Recently my life has consisted of studying for and taking the ACT and SAT, looking at colleges and even making sure I have all of my high school requirements filled as a junior. After signing up for my first real ACT, my life took a bit of a turn. Within two days I was receiving letters and emails from colleges like they were coming out of a faucet. I am haunted by schools asking me to sign up for their online quiz to see how I would be for their school and passive aggressive letters saying "your response is requested" as the subject. Unfortunately, I didn't untick some box that said, "Allow colleges to email me and send me mail about offers," hence the endless "attention" I am receiving. My real issue isn't actually all of the mail and emails; it's the shallowness of it all.
Each of these letters and emails all say something along the same line, and that's the most disturbing detail. I don't feel special when I get a letter or email from a college; it feels a bit like they are trying to rope me in. They don't know my grades, extracurricular activities, clubs or running times, yet every email says something similar to "Murray, you have really impressed us and we invite you to a (insert random offer)" After talking to many of my class mates and reading online, I came to a sobering conclusion: The goal of these letters are to make me feel like I am capable of getting in with zero effort and that I am the most special student they've seen.
Am I special? Of course! I am an individual who enjoys what I do and always gives 100%. Can I get into every single one of these schools by just being me? Of course not, effort and care needs to be evident to a school if I want to get in. So then why are is a shocking number of colleges sending me all of these emails and letters that are clearly sent to every person because it's just vague enough for an algorithm to enter a name on a block of text to make it "personal?" The end-goal is to get more people to apply.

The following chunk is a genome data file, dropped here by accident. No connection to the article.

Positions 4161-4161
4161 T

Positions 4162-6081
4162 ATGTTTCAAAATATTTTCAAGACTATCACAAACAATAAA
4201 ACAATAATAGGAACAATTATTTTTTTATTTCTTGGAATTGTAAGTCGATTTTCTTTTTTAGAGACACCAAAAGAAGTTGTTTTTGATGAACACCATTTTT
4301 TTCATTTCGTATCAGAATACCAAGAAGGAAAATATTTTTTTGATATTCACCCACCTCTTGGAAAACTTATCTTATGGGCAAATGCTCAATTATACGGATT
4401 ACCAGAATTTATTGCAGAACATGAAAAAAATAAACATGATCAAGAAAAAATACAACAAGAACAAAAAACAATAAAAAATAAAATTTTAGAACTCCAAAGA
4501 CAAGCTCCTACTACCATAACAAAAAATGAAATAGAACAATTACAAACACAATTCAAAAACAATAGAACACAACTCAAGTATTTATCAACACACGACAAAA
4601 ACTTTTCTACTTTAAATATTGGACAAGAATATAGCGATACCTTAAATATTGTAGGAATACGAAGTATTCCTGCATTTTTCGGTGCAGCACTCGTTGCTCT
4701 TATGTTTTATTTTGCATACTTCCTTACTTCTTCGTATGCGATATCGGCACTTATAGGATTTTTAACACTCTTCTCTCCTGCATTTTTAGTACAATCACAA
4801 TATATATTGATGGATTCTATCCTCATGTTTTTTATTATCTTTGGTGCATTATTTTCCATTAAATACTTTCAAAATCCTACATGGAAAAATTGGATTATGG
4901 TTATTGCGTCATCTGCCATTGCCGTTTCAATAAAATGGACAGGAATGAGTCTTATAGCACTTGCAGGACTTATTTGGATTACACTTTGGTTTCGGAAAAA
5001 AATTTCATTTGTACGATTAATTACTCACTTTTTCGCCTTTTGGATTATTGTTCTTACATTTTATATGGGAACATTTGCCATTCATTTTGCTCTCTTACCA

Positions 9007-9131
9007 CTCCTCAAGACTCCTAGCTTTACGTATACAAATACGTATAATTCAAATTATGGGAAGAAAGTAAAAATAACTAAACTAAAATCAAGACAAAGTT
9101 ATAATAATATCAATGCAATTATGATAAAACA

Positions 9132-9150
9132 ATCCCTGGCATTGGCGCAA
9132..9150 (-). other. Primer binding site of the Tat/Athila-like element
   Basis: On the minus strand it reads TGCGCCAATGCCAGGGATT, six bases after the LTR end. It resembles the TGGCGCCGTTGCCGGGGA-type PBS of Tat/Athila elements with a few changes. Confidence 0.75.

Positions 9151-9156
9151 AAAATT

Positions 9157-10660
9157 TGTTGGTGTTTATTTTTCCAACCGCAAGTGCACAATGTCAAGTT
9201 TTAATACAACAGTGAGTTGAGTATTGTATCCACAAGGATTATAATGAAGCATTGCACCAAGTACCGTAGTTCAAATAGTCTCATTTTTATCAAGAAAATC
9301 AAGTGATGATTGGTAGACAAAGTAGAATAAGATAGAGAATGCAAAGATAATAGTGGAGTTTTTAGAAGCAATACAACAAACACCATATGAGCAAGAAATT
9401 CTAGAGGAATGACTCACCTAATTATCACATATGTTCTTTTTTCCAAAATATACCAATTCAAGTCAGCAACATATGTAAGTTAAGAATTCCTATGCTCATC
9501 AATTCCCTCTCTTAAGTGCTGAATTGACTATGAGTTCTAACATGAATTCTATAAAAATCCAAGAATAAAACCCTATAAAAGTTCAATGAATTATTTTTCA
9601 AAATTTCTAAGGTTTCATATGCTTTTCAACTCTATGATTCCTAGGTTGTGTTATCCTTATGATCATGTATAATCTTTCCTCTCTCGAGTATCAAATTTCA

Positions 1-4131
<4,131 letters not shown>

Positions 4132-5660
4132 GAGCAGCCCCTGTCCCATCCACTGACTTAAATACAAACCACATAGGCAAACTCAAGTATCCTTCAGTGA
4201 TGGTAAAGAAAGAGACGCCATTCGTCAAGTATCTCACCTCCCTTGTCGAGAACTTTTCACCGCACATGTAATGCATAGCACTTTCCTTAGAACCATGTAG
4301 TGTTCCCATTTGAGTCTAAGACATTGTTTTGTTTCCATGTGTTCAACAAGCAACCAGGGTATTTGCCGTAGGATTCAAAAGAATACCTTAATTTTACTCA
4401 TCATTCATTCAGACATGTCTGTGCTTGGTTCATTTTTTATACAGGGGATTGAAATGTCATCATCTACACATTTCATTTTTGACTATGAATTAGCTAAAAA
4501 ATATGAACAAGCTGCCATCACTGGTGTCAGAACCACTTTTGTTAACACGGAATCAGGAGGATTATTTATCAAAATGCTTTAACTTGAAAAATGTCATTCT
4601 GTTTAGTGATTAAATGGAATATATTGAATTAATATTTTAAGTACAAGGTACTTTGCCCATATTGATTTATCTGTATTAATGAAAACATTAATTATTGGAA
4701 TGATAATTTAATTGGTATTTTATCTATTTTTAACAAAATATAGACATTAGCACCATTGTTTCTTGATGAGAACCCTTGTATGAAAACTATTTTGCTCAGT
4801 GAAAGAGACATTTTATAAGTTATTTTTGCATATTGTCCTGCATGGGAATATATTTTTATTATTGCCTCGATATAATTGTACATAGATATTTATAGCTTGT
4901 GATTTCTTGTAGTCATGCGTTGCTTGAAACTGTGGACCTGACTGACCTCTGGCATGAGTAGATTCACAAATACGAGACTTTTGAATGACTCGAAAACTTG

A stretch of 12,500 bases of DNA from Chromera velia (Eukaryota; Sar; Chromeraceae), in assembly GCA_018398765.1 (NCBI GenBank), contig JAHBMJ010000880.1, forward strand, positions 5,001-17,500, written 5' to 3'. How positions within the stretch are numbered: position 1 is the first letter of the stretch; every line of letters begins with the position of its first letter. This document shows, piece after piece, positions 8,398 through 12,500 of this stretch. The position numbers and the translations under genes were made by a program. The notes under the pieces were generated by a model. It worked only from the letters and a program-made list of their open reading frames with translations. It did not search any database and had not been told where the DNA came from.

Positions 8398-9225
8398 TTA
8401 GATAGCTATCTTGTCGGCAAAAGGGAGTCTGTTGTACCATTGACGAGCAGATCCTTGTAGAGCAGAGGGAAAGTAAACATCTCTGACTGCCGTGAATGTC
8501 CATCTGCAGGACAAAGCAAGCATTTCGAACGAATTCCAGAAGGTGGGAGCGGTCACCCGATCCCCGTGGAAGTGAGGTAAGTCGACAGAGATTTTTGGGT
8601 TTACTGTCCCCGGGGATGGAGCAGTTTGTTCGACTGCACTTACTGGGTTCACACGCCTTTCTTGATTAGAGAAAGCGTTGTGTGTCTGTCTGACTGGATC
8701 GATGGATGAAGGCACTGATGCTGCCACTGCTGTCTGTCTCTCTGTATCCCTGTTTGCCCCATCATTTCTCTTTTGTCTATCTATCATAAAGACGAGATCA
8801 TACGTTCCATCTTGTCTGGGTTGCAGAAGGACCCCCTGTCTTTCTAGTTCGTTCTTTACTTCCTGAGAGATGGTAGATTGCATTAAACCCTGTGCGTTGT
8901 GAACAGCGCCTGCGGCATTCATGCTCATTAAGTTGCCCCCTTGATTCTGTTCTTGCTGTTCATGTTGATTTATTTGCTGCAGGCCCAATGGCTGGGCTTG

To attract more students of a high caliber, schools want to look selective. Having a low admission rate or percentage makes the college look more prestigious. Realistically, they aren't accepting smaller and smaller amounts of students. The slight of hand that most schools are pulling now is to accept the same amount of students, but get more people to apply. This causes the acceptance rate to drop while not accepting any more or less students than the previous year.
I don't think schools are evil because of this, but they definitely do lose a bit of respect in my eyes. While colleges are institutions that require an extremely competitive attitude to stay on top and not get beat by a rival, the focus is on the education of the student attending the school. Trying to get "better" students to apply by making more people think they can get in only to reject them goes against the idea of the student being the focus. While there are plenty of other issues with the mail system such as the huge waste of paper it is, that is an issue I won't touch upon now. While the whole charade is a little annoying, it could be considered at the quintessential hallmark of being waist-deep in the college process, which can be a nice thought, if you squint.